It is vital that every land trust consider what will happen to its assets if the organization ceases to exist or can no longer steward or administer its easements and land trusts should have a contingency plan for all of their easements in case of such events. One strategy is to include backup or contingency provisions in the easement. While there are variations on this practice, a backup or “executory” interest grantee is usually empowered to enforce an easement if the original grantee fails to do so, or to take over an easement if the original grantee can no longer manage it.
Sample of Brandywine Conservancy's co-holding agreement for easements co-held with the county.
A conservation easement may have one or more holders responsible for upholding the easement’s conservation objectives. It may have a beneficiary, an entity with some rights to manage the easement in furtherance of the conservation objectives but no responsibility to do so. It may also provide a contingency plan to replace a holder in the event the holder cannot or will not perform its duties. Effective long-term easement management requires that when more than one entity shares easement management rights, the relationship between the entities must be carefully delineated.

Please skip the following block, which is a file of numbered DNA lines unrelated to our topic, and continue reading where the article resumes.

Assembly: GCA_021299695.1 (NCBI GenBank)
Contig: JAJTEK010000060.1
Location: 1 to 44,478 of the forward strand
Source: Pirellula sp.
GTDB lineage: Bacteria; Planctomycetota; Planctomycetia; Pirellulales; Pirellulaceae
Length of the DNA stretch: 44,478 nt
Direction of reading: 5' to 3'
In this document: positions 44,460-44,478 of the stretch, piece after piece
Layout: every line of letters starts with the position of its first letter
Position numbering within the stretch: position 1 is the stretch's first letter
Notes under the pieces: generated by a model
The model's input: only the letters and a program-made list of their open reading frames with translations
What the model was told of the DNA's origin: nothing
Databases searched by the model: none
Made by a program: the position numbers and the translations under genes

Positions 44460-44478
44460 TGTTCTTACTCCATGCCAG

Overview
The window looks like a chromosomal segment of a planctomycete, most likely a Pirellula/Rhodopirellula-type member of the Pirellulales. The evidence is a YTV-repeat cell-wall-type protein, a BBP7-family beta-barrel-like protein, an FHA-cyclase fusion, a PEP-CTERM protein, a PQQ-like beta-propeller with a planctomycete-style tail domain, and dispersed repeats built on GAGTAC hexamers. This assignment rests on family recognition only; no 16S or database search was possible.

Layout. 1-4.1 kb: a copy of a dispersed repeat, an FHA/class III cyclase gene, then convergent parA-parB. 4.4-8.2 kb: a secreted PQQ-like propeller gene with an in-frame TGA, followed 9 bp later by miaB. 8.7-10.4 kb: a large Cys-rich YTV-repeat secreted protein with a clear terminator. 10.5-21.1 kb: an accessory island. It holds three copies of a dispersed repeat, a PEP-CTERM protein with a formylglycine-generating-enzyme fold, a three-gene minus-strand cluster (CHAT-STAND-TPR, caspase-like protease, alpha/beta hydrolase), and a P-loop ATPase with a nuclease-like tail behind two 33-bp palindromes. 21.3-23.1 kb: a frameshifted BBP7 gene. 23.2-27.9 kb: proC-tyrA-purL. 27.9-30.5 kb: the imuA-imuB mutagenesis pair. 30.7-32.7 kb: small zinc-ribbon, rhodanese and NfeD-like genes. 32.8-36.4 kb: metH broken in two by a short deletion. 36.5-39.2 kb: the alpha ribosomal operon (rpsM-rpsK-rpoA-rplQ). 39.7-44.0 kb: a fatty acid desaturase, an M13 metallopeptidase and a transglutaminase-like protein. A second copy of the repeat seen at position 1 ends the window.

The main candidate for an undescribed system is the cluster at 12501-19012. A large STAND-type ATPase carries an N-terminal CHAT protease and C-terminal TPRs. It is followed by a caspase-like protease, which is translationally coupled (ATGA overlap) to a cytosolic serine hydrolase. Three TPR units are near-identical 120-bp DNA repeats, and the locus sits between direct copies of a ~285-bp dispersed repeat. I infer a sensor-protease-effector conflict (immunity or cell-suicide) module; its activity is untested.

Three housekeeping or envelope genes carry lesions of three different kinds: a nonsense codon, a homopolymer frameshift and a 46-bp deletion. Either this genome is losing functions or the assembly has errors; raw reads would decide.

This document is one of a series of fact sheets and reference materials produced by the Land Trust Alliance. This fact sheet addresses the benefits of co-holding partnerships.
Sample agreement for co-holding an easement with another entity.